San Francisco is known as a union town and a city rich with medical cannabis dispensaries. It was only a matter of time before the two intersected.
A year after United Food and Commercial Workers began organizing medical cannabis operations in Oakland and Marin County, Grass Roots collective has become the first of San Francisco's 26 dispensaries to have its workers turn in cards and join the union, according to organizer Dan Rush, UFCW Local 5's medical cannabis director.
And what timing: Grass Roots' union membership was official at around the same time the collective sought to open up a second location on the 900 block of Mission Street, within parking distance of the Metreon. This effort was mysteriously stalled by a phantom hotel project with no financing after the hoteliers' concerns gave the Planning Commission reason to pause. But then the dispensary's second location was finally approved last month.
That timing was a mere coincidence, SF Weekly was told. Although it's worth noting that union membership gives MCDs some legitimacy they might otherwise lack.
decided to join UFCW a few weeks before the original April hearing, according to Brendan Hallinan, the collective's attorney. It took only one meeting between Rush and Hallinan to determine they had the same priorities. And it took only one meeting between Rush and Grass Roots for the collective to decide to join the union.
"I would love to take all the credit, but all the work had already been done," Rush told SF Weekly
last week. "All we did was make some phone calls, then show up [at Planning's hearing], and tell the planners that Grass Roots was a union shop."
Hallinan does give credit to UFCW for getting Supervisor Jane Kim, who represents the area, on board. "I think they helped us with Supervisor Kim's office and the Planning Commission in affecting their perception of what type of dispensary Grass Roots intended to open," he told SF Weekly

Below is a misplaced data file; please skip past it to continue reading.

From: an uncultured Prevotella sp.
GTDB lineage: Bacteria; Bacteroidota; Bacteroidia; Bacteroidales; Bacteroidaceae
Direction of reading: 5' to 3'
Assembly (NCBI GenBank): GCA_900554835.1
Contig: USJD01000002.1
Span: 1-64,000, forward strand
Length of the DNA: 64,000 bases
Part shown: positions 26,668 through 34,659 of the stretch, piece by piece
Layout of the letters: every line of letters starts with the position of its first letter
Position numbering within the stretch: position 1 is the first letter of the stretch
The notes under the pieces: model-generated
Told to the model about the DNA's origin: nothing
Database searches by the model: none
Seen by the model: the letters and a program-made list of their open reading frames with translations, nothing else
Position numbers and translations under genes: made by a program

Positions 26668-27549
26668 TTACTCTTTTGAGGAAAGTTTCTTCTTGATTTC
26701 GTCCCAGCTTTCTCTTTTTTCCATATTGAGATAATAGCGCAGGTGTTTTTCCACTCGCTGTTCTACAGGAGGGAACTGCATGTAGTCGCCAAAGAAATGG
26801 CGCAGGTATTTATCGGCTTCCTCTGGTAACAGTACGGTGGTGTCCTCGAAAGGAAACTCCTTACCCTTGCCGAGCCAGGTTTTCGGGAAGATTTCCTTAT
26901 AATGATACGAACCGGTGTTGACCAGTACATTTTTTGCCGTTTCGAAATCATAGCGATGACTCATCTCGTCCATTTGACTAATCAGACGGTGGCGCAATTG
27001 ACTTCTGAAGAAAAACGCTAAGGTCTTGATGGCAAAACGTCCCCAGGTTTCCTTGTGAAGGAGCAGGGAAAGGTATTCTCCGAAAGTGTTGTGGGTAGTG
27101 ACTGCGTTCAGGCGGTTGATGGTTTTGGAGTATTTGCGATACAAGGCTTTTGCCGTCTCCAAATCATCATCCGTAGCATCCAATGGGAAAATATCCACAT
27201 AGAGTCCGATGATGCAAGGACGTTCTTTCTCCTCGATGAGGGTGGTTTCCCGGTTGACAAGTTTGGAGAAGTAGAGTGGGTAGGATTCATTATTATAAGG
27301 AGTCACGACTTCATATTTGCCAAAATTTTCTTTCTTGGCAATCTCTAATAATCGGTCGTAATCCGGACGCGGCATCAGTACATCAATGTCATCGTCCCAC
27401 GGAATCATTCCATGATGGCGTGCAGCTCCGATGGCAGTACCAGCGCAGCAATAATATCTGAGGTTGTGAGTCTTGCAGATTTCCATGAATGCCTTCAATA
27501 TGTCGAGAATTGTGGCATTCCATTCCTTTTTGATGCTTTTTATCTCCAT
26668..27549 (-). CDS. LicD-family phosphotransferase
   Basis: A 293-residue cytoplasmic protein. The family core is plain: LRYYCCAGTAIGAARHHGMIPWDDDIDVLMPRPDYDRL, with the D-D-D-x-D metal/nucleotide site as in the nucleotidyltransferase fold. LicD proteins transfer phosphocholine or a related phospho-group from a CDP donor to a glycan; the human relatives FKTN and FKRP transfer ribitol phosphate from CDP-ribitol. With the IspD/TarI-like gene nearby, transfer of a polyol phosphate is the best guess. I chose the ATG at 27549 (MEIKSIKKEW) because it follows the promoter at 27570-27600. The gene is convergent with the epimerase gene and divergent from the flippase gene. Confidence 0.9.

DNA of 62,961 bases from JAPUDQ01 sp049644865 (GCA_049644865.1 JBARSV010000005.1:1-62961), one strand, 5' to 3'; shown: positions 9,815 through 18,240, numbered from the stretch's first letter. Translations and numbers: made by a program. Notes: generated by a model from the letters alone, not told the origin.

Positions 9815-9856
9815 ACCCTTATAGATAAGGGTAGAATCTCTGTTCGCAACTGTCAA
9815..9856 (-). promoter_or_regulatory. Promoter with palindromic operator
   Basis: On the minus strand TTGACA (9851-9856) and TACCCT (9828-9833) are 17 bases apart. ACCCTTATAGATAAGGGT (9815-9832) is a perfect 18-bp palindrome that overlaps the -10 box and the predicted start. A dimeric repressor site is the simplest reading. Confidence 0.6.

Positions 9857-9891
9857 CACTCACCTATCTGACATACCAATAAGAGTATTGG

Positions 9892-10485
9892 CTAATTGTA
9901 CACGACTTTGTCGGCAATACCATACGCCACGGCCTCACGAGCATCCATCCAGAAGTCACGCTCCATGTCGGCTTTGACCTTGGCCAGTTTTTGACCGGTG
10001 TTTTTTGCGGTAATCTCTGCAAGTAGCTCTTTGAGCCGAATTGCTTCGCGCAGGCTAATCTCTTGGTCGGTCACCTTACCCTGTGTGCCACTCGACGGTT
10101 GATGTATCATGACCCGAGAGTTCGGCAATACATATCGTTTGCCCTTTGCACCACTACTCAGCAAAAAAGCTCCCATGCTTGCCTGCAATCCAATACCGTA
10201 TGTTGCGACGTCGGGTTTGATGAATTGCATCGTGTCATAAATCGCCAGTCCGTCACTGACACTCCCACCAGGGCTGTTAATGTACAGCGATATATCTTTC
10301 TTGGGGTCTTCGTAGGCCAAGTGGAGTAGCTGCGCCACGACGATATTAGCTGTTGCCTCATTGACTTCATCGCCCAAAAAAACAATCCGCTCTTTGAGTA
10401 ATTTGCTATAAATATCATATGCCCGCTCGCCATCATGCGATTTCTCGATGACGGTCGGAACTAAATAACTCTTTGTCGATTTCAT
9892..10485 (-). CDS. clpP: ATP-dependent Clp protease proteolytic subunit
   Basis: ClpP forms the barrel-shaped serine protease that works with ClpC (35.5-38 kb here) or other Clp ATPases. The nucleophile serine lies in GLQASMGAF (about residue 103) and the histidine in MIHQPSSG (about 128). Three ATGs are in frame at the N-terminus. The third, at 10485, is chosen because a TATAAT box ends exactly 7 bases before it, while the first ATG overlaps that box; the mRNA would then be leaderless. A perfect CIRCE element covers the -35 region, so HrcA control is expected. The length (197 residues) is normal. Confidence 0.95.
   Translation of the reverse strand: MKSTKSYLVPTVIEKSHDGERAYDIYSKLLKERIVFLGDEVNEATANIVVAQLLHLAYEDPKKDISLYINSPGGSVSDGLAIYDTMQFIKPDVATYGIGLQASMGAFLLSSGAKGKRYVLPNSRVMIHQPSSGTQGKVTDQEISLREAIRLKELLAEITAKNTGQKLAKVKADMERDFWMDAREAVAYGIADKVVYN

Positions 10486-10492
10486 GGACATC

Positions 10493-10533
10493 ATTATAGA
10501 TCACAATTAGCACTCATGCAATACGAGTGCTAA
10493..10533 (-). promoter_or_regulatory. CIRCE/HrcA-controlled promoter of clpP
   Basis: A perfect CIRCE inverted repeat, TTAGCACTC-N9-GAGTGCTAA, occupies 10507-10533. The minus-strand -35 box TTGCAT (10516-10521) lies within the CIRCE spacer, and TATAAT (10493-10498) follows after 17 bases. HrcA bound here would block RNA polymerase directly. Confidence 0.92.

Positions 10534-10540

in an e-mail.
Grass Roots's involvment could signal a shift in S.F. dispensaries' willingness to join the union movement: A full year after Rush organized workers at Medicone in Marin County and at Oaksterdam University in Oakland, the only other shop to turn in cards had been Bay Area Compassion Health Center, the Sunset District dispensary that had lost its permit at the Board of Appeals last November.
Then again, it might not signal a shift toward unions: SF Weekly
contacted plenty of dispensaries to ask about the union movement, yet none have gotten back to us. And the city's Medical Cannabis Task Force has taken no position on union shops, according to a spokesman (though Rush himself is a member, of its legal committee).
It may not be any coincidence that Grass Roots was the first dispensary to sign up with Rush's UFCW Local 5: As it turns out, legendary labor lawyer Vincent Hallinan, Brendan's grandfather and former supervisor/DA Terence's father, once defended Rush's grandfather Eugene, a union machinist, during a World War II-era labor dispute.
"We've always enjoyed that Irish labor component in our lives," Rush told SF Weekly
And, now it's all things Emerald Triangle as well as Emerald Isle.
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